Economics Report - November 2011
October finally brought some relief for investors. The Australian share market rose for the first time in seven months, by more than 7%, the strongest monthly gain since July 2009. This, however, only reversed the damage done in September. The US share market, measured by the S&P 500 index, rose by 10.8%, its best month in close to 20 years.
It’s clear why things improved. The two big worries overshadowing markets no longer appear to be as dire as they did a month ago. The US economy is clearly not in the throes of returning to recession, although the pessimists still see a big chance of that happening sometime in the future.
More importantly, the latest plan to stabilise Greece’s debt and to protect the European banking system was greeted with some relief. It doesn’t look to me to be a panacea, and the “plan” is something like the fourteenth unleashed in the past twenty months. So we shouldn’t be too optimistic, but, as I argued a month ago (and several times prior to that), nor should we be too pessimistic.
The plan is aimed at reducing Greece’s debt to GDP ratio from the current 160% to 120% by 2020. In fact, it achieves this long before that date, simply because private-sector debt-holders have “volunteered” to take a “haircut” of 50%. That is to say, the value of their outstanding debt is effectively halved immediately. A “voluntary” haircut has a big advantage over an official default, in which the Greek government would simply announce that it was not going to repay its bonds at face value. Such an action would constitute a “credit event”, which would trigger credit default swaps (essentially insurance that debt-holders had taken out against such an eventuality) and you don’t want to know where that path could lead!
Other measures include a plan to recapitalise the banks, with funding supplied, if necessary, by an expanded European Financial Stability Facility (EFSF).
There are so many questions still to be answered. In particular, what is to dissuade Ireland or Portugal from putting their hands up for such a debt-reduction strategy? And is there any risk in Italy or Spain? My answer to the latter question would be “no”. Neither Italy nor Spain appears to have a debt issue. Italy perennially runs a high debt/GDP ratio, but it has not worsened seriously in the past 15 years, and Spain’s ratio is extremely low. The problem is, however, that if financial markets decide you have a problem then you do, and Italy’s long bonds have been sold off heavily in recent days. It’s hard to see the EFSF being anywhere near big enough to withstand a concerted sell-off of government bonds by speculators. What would have been better is an open-ended commitment from the European Central Bank, an organisation with effectively unlimited firepower, to purchase government bonds.
In a nutshell, the European situation isn’t over it just isn’t as gloomy as it appeared a month ago.
Back in Oz
Meanwhile, on the home front, the planes are back in the air where they belong. I seem to be the only person I know who isn’t an expert on the rights and wrongs of that situation, so I will refrain from comment.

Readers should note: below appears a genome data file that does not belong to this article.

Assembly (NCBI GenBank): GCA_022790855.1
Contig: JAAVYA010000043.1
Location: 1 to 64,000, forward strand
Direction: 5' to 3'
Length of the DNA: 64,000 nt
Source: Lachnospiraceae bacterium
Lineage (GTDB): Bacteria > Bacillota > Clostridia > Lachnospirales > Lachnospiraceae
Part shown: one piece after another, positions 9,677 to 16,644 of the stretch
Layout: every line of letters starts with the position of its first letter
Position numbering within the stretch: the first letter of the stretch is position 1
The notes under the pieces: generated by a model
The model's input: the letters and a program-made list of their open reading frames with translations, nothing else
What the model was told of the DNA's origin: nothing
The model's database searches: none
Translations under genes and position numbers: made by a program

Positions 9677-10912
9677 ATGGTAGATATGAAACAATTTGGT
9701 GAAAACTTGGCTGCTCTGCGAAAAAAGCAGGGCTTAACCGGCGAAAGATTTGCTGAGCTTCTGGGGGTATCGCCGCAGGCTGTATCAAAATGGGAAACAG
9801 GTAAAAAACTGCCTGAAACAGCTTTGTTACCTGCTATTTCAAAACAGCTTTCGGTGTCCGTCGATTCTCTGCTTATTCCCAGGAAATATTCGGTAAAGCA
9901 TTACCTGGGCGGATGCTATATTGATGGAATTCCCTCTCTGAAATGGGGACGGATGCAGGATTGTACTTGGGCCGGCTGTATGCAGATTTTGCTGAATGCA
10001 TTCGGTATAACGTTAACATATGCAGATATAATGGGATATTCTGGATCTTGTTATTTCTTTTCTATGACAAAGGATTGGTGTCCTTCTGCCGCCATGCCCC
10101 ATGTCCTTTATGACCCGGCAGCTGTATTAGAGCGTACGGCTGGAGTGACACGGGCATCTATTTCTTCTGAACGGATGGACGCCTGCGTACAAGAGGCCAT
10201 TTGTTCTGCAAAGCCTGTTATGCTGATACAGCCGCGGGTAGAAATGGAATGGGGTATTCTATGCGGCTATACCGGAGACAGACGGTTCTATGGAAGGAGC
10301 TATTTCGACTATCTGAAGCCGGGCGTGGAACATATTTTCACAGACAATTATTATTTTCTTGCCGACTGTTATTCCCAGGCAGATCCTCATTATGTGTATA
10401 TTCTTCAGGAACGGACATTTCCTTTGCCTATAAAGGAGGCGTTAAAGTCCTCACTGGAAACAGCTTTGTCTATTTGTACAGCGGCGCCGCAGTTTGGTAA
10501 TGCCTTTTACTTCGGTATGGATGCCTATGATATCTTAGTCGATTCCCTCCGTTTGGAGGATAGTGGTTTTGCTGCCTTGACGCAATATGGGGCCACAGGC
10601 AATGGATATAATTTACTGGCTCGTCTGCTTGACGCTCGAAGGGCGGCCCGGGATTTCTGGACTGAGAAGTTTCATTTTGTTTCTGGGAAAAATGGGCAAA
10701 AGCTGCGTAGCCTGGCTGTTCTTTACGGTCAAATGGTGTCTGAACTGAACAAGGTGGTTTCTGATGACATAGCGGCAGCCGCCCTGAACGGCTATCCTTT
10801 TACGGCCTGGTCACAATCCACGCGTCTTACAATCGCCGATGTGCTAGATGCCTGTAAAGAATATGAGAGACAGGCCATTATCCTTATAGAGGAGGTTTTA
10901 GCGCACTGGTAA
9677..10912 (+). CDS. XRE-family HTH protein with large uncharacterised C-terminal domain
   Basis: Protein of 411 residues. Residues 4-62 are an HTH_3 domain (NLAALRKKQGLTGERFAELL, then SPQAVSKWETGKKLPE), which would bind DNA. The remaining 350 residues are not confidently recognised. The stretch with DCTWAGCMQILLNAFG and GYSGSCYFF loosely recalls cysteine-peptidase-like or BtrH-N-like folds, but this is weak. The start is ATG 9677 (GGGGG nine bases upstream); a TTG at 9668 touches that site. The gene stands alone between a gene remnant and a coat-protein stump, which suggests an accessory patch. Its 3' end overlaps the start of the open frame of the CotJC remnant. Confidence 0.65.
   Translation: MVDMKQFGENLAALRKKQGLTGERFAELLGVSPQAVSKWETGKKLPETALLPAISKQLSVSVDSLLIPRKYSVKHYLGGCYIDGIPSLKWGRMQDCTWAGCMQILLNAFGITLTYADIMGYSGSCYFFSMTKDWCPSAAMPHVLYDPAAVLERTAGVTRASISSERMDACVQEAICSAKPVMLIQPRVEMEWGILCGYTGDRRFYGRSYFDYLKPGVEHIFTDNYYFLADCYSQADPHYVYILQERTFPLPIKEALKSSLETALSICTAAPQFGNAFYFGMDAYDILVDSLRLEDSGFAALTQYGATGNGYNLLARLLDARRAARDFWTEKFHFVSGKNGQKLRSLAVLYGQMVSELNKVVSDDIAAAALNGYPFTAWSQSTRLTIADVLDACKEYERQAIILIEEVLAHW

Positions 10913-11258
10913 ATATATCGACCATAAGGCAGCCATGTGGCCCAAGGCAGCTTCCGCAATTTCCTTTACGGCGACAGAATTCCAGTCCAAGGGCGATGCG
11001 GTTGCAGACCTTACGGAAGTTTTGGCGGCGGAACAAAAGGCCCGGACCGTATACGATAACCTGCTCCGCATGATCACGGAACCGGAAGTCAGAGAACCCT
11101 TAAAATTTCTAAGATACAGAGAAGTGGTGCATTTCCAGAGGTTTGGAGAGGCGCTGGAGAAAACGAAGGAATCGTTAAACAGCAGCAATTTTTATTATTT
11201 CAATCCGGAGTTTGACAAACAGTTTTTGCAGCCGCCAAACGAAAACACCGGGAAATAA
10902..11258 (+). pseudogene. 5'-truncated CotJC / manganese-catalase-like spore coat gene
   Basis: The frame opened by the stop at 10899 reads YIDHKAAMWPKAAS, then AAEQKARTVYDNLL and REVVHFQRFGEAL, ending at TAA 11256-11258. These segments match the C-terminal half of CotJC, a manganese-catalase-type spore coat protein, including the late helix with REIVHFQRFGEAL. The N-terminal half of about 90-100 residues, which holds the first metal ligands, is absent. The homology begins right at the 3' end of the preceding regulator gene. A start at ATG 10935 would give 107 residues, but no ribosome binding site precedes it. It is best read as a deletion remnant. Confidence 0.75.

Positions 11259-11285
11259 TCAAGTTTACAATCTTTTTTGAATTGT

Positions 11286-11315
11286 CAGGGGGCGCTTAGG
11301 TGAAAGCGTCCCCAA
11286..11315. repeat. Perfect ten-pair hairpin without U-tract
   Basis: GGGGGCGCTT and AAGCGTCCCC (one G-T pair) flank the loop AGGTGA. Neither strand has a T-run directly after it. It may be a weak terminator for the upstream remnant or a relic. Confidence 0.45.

The data flow relating to the Australian economy appears to have held up reasonably well in the past month retail sales and building approvals rose, while the jobs market appears to be going sideways. House prices continue to subside. Inflation, as measured by the September quarter CPI, is low, which gave the RBA carte blanche for its Melbourne Cup Day rate cut. While one could argue that rate changes are like cockroaches, in that there is rarely just one of them, there is little reason to expect a prolonged series of cuts. Certain sectors of the economy (tourism and manufacturing most notably) are struggling, but overall growth is reasonable and the unemployment rate remains low. The RBA has said that it is prepared to ease further in order to support domestic activity should this be necessary, but interest rates are a blunt instrument.
Incidentally, the RBA must be tearing its hair out about the recent fluctuations in Australia’s inflation data. Having (very unusually) revised down its estimate of underlying inflation for the June quarter a month ago, the ABS undid almost all of that revision last week. I’m sure there were sound technical reasons, but this simply shouldn’t have been allowed to happen.
Two of the big four banks acted immediately, passing the cut in the cash rate through to the variable mortgage rate in full. This should not have surprised anyone. The other two will presumably follow within hours.
And then there’s the exchange rate. Long-time readers will know that I have been a firm believer that one day the $A has to fall. So when it did fall from $1.07 to 94 cents in little more than three weeks in September, I began to think that I was indeed a genius. And here it is back above $1.03! We are caught up in worldwide swings of “risk on, risk off” but I continue to think that gravity will eventually drag the currency down.